Now I know I should like this. I like the original and I like neggae, put it together and it should be great? But I think it’s crud! I think it is a cheap, easy and lazy effort to make some money with little to no creative thought. I know I could say the same of any cover, but for some reason this one annoys me. There is literally nothing I can say about the song, it is exactly how you would imagine a neggaed up English Man in New York cover. The one positive is the growling ‘Eh yeah’ that pipes up a few times to break it up. I find myself humming the tune, but that is only as enjoy the original and not this piss.
I can’t even recall any fond memories of this song; I’m not sure what i was up to when it was released in 1993? I assume I turned the radio over whenever I heard it.
The video also annoys me; they haven’t even bothered to give the studio a New York feel, not even a mock Empire State Building, Statue of Liberty or Hot Dog vendor…nothing. Surely the whole essence of the song is about being in New York? So I think they could have made a little effort.
I am surprised this even got to number 30 in the UK, a waste of time and a disappointing slump following the last few weeks gems.
Score: 1/10 from me

Well well, we have an interesting and neggaeish version of Sting’s Englishman in New York. The ironic thing about Shinehead is that he was born in Kent. I guess he is more proud of his Jamaican heritage. There’s a lot to like about this song, he puts a nice island twist on this classic. It’s a fairly chilled and low key song that has a strong emphasis on vocals.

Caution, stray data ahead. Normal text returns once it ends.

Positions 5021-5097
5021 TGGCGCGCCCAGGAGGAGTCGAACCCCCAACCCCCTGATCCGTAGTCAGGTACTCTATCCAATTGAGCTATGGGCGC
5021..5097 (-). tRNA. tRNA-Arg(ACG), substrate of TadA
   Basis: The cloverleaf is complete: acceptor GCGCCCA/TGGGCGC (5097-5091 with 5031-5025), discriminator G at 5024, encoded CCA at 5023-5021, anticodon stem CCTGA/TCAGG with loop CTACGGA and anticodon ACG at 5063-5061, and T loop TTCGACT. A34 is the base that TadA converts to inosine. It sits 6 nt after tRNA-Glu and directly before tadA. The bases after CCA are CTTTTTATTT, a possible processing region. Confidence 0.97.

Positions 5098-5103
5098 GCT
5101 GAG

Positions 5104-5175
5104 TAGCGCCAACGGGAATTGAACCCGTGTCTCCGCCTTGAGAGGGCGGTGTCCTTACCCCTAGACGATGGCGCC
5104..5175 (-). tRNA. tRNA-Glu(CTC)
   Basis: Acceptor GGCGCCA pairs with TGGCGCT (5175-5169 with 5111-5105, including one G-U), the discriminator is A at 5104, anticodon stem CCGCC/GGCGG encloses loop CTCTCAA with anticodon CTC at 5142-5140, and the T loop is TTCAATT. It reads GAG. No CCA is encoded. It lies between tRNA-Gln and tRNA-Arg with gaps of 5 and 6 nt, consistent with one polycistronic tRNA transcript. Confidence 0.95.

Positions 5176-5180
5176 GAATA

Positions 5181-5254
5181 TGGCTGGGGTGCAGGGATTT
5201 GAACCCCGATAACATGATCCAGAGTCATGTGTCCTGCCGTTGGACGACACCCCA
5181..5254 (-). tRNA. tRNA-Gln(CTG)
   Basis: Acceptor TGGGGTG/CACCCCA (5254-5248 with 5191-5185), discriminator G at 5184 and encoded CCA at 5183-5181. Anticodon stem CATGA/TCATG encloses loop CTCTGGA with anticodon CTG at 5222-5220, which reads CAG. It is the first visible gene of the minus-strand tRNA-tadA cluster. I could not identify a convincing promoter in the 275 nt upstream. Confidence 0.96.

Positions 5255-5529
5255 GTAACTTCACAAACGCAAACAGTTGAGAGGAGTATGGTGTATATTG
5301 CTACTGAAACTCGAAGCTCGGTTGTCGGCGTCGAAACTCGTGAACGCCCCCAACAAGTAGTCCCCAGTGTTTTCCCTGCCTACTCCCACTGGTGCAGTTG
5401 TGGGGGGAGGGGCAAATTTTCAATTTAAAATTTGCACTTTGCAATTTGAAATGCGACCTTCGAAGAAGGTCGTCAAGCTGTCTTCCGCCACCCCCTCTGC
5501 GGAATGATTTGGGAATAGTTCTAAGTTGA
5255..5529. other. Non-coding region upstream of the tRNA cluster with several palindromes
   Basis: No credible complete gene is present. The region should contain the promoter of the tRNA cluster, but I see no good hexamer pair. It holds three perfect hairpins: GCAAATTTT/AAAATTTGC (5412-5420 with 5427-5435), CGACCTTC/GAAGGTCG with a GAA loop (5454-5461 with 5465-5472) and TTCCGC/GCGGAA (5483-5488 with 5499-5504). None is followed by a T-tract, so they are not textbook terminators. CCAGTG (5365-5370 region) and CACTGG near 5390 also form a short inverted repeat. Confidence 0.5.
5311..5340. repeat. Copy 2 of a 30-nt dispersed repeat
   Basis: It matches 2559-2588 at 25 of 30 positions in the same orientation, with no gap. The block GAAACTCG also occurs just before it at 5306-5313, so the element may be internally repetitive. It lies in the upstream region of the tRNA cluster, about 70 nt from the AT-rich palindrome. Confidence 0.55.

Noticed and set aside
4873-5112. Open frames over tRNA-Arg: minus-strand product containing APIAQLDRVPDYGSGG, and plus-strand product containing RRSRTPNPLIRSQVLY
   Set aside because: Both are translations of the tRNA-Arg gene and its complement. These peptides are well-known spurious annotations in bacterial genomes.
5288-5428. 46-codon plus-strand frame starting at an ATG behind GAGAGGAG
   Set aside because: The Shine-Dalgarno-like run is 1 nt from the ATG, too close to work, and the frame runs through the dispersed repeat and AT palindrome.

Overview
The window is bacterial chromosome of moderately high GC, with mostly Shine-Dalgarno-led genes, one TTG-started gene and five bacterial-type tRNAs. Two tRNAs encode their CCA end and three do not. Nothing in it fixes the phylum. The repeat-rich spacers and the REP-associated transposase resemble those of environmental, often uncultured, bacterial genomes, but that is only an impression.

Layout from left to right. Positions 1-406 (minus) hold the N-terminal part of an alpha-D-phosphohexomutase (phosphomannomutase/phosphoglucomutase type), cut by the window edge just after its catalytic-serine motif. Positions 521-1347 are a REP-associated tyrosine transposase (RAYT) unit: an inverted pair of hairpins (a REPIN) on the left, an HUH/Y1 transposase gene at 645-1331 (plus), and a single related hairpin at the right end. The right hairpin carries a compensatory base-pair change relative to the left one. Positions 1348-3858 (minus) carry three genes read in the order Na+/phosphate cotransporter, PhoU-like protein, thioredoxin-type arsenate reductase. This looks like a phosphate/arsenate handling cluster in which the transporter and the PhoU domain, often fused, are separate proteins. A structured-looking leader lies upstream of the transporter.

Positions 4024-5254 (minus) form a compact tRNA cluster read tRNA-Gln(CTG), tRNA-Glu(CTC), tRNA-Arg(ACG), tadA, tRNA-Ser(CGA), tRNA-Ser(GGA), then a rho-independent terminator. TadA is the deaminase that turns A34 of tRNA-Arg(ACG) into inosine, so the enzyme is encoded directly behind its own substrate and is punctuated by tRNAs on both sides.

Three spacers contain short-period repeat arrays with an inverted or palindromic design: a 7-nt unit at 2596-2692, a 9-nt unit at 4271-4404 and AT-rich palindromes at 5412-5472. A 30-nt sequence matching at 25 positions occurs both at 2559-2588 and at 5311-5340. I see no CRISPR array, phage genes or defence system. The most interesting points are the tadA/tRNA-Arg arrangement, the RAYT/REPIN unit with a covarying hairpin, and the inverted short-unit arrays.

I’m not too sure about the video, it’s a bit of a hodge-podge. We do have the obligatory scantily clad ladies with their traditional island thrust working throughout. I get the fact that he’s proud of his roots and is unashamedly Jamaican but the video has a rather touristy/amateur feel to it, almost low budget. It has an “I know, let’s use whatever we have in the cupboard as props” type feel to it. Spinning sunglasses, punch and judy scale stage with his head on a platter when the curtain is raised, another dodgy mask/sunglasses set that appears to be made out of some sort of bush or shrub and last but not least the sunflower. Bizarre.
Score: Put me down for 6.5/10 a bit of low key neg sung well, loses points for the video not flowing and coming off as a school variety show.